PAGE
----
Authentic passages are interspersed throughout "Munich" like films within a film. In one such passage, the terrorist leader, who uses the pseudonym "Issa" (Arabic for Jesus), walks out of the house at Connollystrasse 31, where the terrorists are holding their hostages, and -- casually, deliberately and speaking excellent German -- announces his demands to the representatives of the state and the Olympic Committee: 236 fellow revolutionaries are to be released from prison in exchange for the hostages, including the notorious German terrorists who had been arrested a short time earlier, Andreas Baader and Ulrike Meinhof.
Above all, Issa has a political message. Using terrorism as his tool, he seeks to draw the world's attention to the Palestinians, his cause and his people. Issa, whose real name is Mohammed Massalha, says that the eight Palestinian hostage-takers are members of a group calling itself "Black September."
Until then, the world knew little about "Black September," an offshoot of the Fatah movement founded by Yasser Arafat, who at the time was gradually becoming a known entity on the global stage. Arafat behaved as if he had nothing to do with this act of terror.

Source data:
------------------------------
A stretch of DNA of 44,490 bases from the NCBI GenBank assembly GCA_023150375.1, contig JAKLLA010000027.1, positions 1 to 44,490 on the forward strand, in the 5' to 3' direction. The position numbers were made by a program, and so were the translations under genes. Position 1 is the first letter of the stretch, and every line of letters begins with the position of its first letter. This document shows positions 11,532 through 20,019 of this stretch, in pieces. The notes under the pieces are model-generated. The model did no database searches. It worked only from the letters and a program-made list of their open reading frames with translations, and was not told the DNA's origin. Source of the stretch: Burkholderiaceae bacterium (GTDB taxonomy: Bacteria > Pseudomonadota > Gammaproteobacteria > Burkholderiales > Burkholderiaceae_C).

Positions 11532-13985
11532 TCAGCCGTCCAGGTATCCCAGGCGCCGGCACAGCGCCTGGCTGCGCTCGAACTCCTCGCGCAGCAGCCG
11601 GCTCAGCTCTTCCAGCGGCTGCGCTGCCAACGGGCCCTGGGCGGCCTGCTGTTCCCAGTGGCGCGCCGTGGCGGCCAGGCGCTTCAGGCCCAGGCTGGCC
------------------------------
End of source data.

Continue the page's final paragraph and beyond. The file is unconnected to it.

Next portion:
The incident finally comes to an end in a gruesome finale at the airport in Fürstenfeldbruck, near Munich. The Germans, playing for time, allow one ultimatum after the other to pass. Finally, they lead the terrorists to believe that they're willing to make the following deal: A Lufthansa aircraft will take the terrorists and the hostages to Egypt, where the hostages will be traded for the revolutionaries and fellow terrorists the Palestinians want released. But anything that can possibly go wrong does. The carefully devised plan fails because the German special forces unit independently decides to cancel a plan in which police officers, disguised as Lufthansa crew members, are to overpower the terrorists once they are on board. Instead, the members of the police unit vote on whether to embark on what could very well turn into a suicide mission. Most are against the plan, and the police officers leave the aircraft.
The German sharpshooters surrounding the tower have no radio contact with one another. Suddenly there is a loud commotion, a terrorist throws a hand grenade into one of the helicopters, and another terrorist shoots the hostages in the other helicopter. Everything is over by 1:32 a.m.
The birth of modern terrorism
The Germans, who had actually planned to show the world their democratic face at these Olympic Games, were accused of incompetence and helplessness, especially by the Israelis. Although the games continued after a day of mourning, the 1972 Munich Olympics would go down in history as a preview of a new, monstrous dimension of terror.